Craig makes you aware of something that the Bond series, in its pursuit of steamy sex and cartoon action, quickly lost sight of: 007 is a killer. That's what he's licensed to do.
    • 81 Metascore
    • 83 Peter Rainer
    It ranks high on the Cronenberg scale as one of his more disturbing forays into depravity.
    • 58 Metascore
    • 83 Peter Rainer
    The best of it has the comradely, free-swinging bawdiness of Robert Altman's "M*A*S*H."
    • 65 Metascore
    • 83 Peter Rainer
    I wish Fontaine would follow up with a sequel: "Coco After Chanel." Tautou's performance cries out for a second act.
    • 80 Metascore
    • 83 Peter Rainer
    A solid achievement, but those in the press who have been trumpeting its greatness may be going in for a bit of self-congratulation. The movie plays very well to the choir.
    • 60 Metascore
    • 83 Peter Rainer
    No great claims should be made for In Her Shoes. If the aim here was to show how chick lit can become just plain lit, the effort failed. But there is something to be said for froth when it's expertly whipped.
    • 72 Metascore
    • 83 Peter Rainer
    Black, who wrote "Lethal Weapon," makes his directorial debut, and he puts a fresh spin not only on that film but also on a whole slew of films noirs.
    • 71 Metascore
    • 83 Peter Rainer
    The film is better than the recent "The War Within," which tried for the same things, but ultimately, and perhaps unavoidably, we are left face to face with the unknowable.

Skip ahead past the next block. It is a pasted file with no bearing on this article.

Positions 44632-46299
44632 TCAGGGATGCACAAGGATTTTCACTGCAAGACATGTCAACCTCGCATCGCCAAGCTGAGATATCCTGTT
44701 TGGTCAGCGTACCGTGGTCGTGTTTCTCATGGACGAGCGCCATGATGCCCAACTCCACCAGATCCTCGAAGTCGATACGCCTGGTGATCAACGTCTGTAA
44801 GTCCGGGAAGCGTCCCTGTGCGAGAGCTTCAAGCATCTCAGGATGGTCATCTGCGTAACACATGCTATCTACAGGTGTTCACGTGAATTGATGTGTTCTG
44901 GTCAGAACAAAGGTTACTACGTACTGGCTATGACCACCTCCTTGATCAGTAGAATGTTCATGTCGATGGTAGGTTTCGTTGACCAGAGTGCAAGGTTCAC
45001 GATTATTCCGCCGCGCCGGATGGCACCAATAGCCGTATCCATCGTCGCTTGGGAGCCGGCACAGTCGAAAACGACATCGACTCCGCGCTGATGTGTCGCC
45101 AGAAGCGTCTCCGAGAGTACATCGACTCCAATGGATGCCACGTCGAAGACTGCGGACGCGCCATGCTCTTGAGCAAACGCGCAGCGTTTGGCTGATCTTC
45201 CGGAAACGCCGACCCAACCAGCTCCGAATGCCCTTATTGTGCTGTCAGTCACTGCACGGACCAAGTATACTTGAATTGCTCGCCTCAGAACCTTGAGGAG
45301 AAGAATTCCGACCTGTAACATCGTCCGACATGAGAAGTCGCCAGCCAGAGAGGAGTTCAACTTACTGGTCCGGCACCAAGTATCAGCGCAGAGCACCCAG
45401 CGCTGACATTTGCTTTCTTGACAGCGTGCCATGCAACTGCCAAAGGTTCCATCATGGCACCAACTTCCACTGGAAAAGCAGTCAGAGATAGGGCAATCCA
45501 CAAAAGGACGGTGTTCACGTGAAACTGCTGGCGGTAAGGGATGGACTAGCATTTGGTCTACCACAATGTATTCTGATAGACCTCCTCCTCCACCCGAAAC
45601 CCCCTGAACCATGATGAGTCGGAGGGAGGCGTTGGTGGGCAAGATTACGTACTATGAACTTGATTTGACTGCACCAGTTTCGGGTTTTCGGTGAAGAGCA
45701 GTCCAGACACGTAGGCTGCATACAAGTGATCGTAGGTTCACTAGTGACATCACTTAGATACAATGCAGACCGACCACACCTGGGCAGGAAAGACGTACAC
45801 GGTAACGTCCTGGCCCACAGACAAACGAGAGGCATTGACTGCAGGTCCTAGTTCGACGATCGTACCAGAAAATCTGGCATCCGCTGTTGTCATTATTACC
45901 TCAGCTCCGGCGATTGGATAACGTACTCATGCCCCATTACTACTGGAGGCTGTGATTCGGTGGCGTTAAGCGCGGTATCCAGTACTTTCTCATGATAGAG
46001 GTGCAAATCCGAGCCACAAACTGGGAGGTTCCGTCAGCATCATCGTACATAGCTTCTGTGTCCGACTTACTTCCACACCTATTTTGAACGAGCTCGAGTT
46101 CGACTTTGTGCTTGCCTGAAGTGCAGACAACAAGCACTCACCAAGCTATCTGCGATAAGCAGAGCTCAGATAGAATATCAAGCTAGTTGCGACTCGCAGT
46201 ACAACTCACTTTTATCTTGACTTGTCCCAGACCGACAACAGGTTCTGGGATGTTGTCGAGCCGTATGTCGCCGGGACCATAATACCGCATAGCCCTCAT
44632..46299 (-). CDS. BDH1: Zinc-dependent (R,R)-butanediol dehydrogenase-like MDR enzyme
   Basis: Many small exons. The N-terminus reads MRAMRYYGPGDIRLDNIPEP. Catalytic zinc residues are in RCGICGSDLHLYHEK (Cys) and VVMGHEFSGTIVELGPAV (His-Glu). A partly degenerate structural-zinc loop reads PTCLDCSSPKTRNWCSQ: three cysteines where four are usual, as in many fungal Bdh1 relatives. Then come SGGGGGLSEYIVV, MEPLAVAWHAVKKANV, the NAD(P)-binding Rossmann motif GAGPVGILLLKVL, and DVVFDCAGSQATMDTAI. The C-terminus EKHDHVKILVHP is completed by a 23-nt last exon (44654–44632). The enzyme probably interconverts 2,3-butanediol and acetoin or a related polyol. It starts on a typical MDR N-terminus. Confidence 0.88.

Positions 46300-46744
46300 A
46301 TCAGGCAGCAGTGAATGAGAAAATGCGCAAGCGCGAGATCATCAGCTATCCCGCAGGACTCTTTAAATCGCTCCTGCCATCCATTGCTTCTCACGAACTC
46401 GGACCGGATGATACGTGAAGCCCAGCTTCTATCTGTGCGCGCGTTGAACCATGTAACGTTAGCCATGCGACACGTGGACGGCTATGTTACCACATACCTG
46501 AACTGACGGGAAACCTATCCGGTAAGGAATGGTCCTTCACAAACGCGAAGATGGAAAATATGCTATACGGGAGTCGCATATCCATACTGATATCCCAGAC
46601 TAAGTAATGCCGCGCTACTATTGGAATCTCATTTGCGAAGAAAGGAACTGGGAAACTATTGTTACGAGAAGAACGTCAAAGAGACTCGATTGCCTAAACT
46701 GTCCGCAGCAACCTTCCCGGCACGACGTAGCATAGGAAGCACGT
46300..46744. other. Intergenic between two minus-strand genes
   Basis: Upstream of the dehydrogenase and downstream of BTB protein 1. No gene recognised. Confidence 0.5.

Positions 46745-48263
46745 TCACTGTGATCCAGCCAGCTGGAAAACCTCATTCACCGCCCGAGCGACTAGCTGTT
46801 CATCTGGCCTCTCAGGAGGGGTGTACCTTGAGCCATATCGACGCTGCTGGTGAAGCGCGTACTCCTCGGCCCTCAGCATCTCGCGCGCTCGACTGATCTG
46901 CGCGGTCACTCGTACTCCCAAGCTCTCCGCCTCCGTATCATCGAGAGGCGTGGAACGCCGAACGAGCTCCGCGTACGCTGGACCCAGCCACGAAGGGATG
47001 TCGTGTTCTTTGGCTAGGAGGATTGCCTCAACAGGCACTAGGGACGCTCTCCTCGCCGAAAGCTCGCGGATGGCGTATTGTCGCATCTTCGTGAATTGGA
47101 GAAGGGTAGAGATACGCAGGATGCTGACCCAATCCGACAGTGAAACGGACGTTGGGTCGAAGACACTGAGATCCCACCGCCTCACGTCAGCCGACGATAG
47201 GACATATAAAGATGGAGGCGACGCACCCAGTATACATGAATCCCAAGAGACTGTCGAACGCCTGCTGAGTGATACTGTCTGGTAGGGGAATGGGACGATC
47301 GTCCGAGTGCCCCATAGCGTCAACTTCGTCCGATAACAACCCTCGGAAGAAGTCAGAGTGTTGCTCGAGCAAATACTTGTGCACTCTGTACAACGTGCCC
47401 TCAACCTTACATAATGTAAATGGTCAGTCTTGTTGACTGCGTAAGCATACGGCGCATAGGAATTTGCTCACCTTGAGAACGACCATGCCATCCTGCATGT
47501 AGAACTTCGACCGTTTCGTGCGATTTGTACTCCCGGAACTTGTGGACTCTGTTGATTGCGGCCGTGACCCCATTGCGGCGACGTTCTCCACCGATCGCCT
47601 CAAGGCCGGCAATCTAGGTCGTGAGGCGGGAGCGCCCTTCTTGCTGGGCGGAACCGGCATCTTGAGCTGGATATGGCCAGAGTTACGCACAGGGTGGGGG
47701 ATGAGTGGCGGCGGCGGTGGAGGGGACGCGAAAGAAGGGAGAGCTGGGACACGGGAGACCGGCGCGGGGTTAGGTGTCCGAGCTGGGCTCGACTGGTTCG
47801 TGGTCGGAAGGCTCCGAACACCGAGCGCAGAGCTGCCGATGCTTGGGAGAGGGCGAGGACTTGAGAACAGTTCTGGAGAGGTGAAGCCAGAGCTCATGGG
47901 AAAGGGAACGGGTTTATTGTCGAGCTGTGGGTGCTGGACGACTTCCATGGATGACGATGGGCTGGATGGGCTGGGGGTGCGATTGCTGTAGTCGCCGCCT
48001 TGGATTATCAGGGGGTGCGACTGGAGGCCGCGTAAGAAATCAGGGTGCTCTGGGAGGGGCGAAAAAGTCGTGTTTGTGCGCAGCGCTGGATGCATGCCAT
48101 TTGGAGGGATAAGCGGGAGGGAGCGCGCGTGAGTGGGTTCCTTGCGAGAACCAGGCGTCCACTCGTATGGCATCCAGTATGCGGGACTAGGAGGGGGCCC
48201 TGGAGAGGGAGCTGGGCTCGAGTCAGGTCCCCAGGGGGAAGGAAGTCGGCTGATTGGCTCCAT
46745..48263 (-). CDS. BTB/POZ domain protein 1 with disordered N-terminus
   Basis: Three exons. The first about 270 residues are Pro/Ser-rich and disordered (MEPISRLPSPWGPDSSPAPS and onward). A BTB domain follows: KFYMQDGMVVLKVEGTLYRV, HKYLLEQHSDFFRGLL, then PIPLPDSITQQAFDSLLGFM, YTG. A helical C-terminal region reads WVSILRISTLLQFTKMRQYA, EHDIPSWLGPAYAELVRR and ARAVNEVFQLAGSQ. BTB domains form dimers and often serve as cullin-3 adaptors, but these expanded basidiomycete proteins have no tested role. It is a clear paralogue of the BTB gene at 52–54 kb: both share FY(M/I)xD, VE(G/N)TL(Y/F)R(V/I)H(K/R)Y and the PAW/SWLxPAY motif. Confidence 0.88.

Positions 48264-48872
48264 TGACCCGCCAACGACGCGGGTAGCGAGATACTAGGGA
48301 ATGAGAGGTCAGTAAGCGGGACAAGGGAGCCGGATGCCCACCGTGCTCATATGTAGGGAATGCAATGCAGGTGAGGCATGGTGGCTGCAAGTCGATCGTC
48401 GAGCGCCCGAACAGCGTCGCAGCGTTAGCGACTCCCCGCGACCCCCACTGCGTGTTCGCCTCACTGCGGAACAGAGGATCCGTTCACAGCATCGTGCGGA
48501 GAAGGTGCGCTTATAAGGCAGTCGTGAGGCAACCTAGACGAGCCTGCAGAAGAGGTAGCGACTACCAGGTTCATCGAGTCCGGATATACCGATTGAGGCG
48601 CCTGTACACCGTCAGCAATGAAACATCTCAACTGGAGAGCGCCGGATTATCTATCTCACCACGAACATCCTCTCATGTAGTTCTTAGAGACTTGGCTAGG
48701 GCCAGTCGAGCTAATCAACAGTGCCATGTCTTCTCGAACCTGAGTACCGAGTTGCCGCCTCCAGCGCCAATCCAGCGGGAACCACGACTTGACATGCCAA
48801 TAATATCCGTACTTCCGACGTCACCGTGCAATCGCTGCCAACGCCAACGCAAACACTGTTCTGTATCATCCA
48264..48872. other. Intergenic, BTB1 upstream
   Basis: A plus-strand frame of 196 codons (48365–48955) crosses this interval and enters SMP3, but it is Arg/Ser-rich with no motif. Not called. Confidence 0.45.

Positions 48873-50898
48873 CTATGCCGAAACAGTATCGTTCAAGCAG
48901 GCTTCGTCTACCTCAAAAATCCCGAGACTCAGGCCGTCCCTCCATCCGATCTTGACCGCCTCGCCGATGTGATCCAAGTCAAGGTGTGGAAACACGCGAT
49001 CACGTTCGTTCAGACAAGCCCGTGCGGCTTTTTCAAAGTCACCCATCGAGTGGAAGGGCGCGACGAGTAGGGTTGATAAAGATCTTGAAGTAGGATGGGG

• 67 Metascore
    • 83 Peter Rainer
    Plowright's performance as a genteel widow in Mrs. Palfrey at the Claremont is a small-scale gem, deeply felt without being in the least bit showy.
    • 81 Metascore
    • 83 Peter Rainer
    The scenes between Kong and Ann are much more than a goof: They're the soul of the movie.
    • 72 Metascore
    • 83 Peter Rainer
    Rhys-Meyers and Johansson work well together - they both know how to project glossiness and guile.
    • 68 Metascore
    • 83 Peter Rainer
    This film would be better if it wasn't so slick. Still, parts of it are enjoyably shaggy, and Hopkins is very endearing.
    • 83 Metascore
    • 83 Peter Rainer
    This is the most Hitchcockian of Haneke's films. A seemingly well-adjusted man in a well ordered universe is brought to the brink.
    • 52 Metascore
    • 83 Peter Rainer
    It's a classic example of how a movie can be great without, strictly speaking, being good. But when something is this funny, who wants to speak strictly?
    • 63 Metascore
    • 83 Peter Rainer
    Soderbergh does overemphasize the "little-people" dreariness of it all. But there is much low-key humor here, too, albeit on the dark side.
    • 59 Metascore
    • 83 Peter Rainer
    What actors! The great Miriam Margolyes has a wonderful cameo as a scullery maid, and Colin Firth manfully endures a face full of frosting. And then there's Angela Lansbury, playing her first movie role in 20 years as the villainous Aunt Adelaide.
    • 76 Metascore
    • 83 Peter Rainer
    Rothemund's use of the recorded testimony, while it gives his film a startling veracity, also limits his imagination. It prevents him from delving too deeply into the psychology of these activists.